Live Updates: Medicare & Politics

Biden is Committed to Securing Your $1,400 Check!

[February 5, 2021]

President Biden has voiced his determination to providing Americans financially struggling. Some might like to add, “Better late, than never,” but seniors are feeling relief knowing that Biden is on their side. 

“We can’t walk away from an additional $1,400 in direct checks that we proposed because the people need them,” said the president. He added that he is willing to negotiate on the details, “but I’m not going to start my administration by breaking a promise to the American people.”

Biden is open to further limiting the income level of who receives a stimulus check, not the total amount of the check.

“Further targeting means not the size of the check, it means the income level of people who receive the check and that’s something that has been under discussion. There hasn’t been a conclusion but certainly, he’s open to having that discussion,” White House press secretary Jen Psaki told reporters.

“I’ll have your back. I ask that you have mine,” Biden said.

Read more here.

Brooks-LaSure Named Leading Candidate For Biden’s CMS Administrator

[February 4, 2021]

Longtime Democratic health policy expert, Chiquita Brooks-LaSure, has been named a top candidate for President Biden’s Medicare and Medicaid Agency. It has been rumored that Biden has been considering both Brooks-LaSure and North Carolina health secretary Mandy Cohen, who also served under the Obama administration. But in recent weeks, Brooks-LaSure has been seen as the clear frontrunner, sources said.

The next CMS administrator will be tasked with overseeing Biden’s efforts to expand Obamacare and erase much of Trump’s healthcare legacy. The top CMS job is one of the most consequential health posts in any administration. It oversees coverage for roughly 150 million people enrolled in Medicare, Medicaid, and the Affordable Care Act, and it sets policies on everything from drug costs to physician payments.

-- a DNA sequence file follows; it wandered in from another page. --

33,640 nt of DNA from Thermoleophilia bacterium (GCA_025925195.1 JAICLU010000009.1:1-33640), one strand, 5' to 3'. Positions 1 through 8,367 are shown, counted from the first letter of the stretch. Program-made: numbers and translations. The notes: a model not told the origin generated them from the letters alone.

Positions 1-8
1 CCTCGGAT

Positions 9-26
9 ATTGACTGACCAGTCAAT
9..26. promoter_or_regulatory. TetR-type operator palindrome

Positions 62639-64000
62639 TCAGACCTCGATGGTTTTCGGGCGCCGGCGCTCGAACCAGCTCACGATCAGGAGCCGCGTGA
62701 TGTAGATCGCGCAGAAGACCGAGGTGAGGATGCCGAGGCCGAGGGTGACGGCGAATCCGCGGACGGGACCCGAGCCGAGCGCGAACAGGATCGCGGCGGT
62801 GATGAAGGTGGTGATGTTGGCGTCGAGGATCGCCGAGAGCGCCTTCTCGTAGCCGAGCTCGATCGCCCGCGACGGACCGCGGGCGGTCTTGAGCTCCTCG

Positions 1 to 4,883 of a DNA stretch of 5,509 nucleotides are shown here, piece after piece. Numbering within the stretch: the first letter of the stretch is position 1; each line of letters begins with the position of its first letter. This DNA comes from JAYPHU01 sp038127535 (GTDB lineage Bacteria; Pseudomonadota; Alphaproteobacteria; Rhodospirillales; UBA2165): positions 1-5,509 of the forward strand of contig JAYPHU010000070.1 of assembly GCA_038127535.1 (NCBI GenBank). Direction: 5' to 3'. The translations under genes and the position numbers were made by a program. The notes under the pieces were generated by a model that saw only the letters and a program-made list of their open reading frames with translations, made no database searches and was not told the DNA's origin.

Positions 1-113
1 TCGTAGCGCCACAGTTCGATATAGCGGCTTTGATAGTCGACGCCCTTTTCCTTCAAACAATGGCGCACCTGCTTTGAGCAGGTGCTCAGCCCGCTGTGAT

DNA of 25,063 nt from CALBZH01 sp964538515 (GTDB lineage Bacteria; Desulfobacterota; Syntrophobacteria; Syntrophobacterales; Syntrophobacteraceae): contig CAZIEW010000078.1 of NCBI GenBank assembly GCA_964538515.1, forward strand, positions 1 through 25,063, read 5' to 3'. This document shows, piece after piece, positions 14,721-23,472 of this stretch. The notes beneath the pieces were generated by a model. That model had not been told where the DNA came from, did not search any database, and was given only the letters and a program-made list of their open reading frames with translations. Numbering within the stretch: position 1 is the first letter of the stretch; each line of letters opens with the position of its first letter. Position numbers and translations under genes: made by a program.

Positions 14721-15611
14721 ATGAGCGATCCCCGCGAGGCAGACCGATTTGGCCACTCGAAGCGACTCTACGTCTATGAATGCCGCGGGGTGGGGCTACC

Read more here.

Medicare Advantage Enrollment Sees Nine Percent Increase This Year

[February 2, 2021]

Preliminary open enrollment data show that enrollment in Medicare Advantage is up by nine percent this year. A new study finds that this uptick in enrollment could be due to the COVID-19 pandemic.

Why the growth?

  • In the survey, 29 percent of people chose Medicare Advantage due to the prescription drug coverage, 16 percent because of affordability, and 9 percent due to the supplemental benefits.
  • Of the 9 percent that cited supplemental benefits, 35 cited COVID-19 supplemental benefits and 27 percent cited telehealth benefits. Other supplemental benefits cited were dental (62 percent), vision (52 percent), and over-the-counter benefits (38 percent).
  • The Congressional Budget Office predicts that 51 percent of Medicare beneficiaries will be enrolled in Medicare Advantage by 2030. 

Read more here.

[February 2, 2021]

Democratic leaders are preparing to use a process known as budget reconciliation, which would allow them to pass Biden’s proposal without getting 60 votes in the Senate–which would require at least 10 Republicans. Will there be a bipartisan agreement on relief aid or will the Democrats be forced to cut Medicare funding to feed the 1-in-7 families in America who can’t afford to feed their families?

The split in the Senate

Tension continues to build as Democrats are backing the President’s $1.9 trillion Covid-19 relief proposal, which includes $1,400 stimulus checks and aid to local governments. Republican senators are challenging the relief plan, pushing for a smaller plan that would provide $1,000 checks.

Pay-As-You-Go Act

Democrats considering a maneuver to forgo bipartisan support to pass Covid-19 relief are confronting an unintended consequence: Doing so could automatically cut Medicare. Under a 2010 law, bills that add to the debt trigger automatic cuts. And preventing them would require Republican support.